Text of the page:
Francisco Conference, he should divide his introductory analysis into two parts: the Charter "in its capacity as declaration and the. Charter in its capacity as constitution." The transition from treaty to constitution had been accomplished-at least in the minds of the representatives of the United States. It is from that standpoint, therefore, that we shall conduct our analysis of the organs of the United Nations.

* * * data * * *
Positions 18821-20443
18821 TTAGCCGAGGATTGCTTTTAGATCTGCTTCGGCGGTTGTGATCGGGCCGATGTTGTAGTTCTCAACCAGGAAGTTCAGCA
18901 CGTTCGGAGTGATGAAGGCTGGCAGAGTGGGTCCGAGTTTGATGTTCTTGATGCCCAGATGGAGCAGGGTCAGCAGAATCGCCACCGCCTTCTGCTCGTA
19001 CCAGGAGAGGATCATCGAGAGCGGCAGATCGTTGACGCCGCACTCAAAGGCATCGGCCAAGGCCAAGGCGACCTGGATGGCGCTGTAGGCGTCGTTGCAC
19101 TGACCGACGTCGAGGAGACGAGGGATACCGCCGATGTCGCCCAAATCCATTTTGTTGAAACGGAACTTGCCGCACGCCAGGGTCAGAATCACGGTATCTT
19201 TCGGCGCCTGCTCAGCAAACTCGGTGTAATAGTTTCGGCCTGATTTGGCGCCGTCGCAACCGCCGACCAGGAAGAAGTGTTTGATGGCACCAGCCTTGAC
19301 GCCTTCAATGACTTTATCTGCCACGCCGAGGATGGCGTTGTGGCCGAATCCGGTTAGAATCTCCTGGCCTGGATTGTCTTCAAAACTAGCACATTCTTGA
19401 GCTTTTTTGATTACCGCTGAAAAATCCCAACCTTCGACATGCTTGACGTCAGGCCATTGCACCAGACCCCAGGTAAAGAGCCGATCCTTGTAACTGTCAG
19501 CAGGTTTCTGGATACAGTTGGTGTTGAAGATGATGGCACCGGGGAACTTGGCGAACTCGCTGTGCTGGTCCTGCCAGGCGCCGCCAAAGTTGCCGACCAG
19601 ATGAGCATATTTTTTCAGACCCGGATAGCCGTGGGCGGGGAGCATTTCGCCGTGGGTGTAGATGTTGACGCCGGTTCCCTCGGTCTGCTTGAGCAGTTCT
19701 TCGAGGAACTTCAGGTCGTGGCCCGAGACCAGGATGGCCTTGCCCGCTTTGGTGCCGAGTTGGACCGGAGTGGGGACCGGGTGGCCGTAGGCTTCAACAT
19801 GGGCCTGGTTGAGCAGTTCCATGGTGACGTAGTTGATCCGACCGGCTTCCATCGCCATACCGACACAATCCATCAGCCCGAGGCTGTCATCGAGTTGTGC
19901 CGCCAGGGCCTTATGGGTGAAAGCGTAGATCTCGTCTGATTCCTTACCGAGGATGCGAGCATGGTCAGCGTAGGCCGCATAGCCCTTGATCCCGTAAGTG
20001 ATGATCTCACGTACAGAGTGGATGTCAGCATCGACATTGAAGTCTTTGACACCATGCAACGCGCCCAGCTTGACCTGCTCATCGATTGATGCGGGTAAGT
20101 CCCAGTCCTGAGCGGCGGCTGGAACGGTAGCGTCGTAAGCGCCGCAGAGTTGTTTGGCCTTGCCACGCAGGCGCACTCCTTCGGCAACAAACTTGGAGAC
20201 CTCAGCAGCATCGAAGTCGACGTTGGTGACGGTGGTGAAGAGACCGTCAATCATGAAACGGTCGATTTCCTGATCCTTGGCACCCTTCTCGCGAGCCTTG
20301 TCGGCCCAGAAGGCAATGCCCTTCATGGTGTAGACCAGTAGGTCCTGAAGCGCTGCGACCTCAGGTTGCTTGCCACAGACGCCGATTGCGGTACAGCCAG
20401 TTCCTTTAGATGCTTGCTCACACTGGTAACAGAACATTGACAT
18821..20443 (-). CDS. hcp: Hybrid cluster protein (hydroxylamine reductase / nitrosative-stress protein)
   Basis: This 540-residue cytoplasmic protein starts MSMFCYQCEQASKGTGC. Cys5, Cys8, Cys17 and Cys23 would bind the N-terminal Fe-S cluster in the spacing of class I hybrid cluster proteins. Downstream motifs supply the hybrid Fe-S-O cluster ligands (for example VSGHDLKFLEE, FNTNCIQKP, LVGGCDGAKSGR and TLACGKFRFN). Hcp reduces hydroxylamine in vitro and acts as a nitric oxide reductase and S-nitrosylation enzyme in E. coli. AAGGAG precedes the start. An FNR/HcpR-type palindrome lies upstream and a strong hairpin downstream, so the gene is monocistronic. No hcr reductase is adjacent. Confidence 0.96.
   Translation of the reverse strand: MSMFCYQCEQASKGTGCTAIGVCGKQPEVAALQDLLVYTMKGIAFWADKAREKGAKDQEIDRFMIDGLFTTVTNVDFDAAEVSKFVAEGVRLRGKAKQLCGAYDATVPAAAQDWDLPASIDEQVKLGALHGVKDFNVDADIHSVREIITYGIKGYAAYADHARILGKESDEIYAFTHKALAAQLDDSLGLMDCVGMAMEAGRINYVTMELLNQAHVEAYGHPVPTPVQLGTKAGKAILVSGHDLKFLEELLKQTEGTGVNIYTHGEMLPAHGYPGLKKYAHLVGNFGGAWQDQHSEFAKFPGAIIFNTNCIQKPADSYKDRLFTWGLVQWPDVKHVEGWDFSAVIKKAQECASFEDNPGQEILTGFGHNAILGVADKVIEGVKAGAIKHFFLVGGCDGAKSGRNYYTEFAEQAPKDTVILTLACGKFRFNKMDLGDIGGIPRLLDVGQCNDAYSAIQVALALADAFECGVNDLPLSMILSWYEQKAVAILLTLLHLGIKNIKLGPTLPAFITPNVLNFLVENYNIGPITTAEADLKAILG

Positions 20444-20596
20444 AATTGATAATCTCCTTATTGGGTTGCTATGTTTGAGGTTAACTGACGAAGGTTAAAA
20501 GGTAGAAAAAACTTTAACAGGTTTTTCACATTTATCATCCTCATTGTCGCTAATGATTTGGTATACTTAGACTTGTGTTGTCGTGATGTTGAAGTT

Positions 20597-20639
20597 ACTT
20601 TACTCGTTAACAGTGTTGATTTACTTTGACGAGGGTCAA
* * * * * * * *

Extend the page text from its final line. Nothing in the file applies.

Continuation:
A constitution is not a miscellaneous collection of social rules or "laws." It is a definite piece of social construction, embodying a recognized pattern. Any despot can frame social rules and call them laws. But laws, in the true sense of that word, are constitutional rules, and this implies that there is a permanent constitution behind them. To the Greeks, the originators of constitutional government, a constitution (politeia) was, in its original meaning, an abstract term, denoting the political quality, or what we should today call the way of life, of the community, democratic or aristocratic as the case might be. But when the political thinkers began to analyze what their predecessors, the creators, had accomplished, they discerned in it a pattern. Since this pattern is, let us say so boldly, the right pattern, a pattern which corresponds to the nature of the public affairs with which constitutions are brought into existence to deal, it has become an orthodox or standard pattern, one to which all modern constitution-makers, whether they are true constitutionalists or not, feel it right and expedient to conform. Thus the Soviet Union has a constitution framed according to the standard prescriptions and nobody reading it, and unfamiliar with the conditions in that country, could guess that those who hold power there are totally unable to understand the meaning of the words: "the Rule of Law."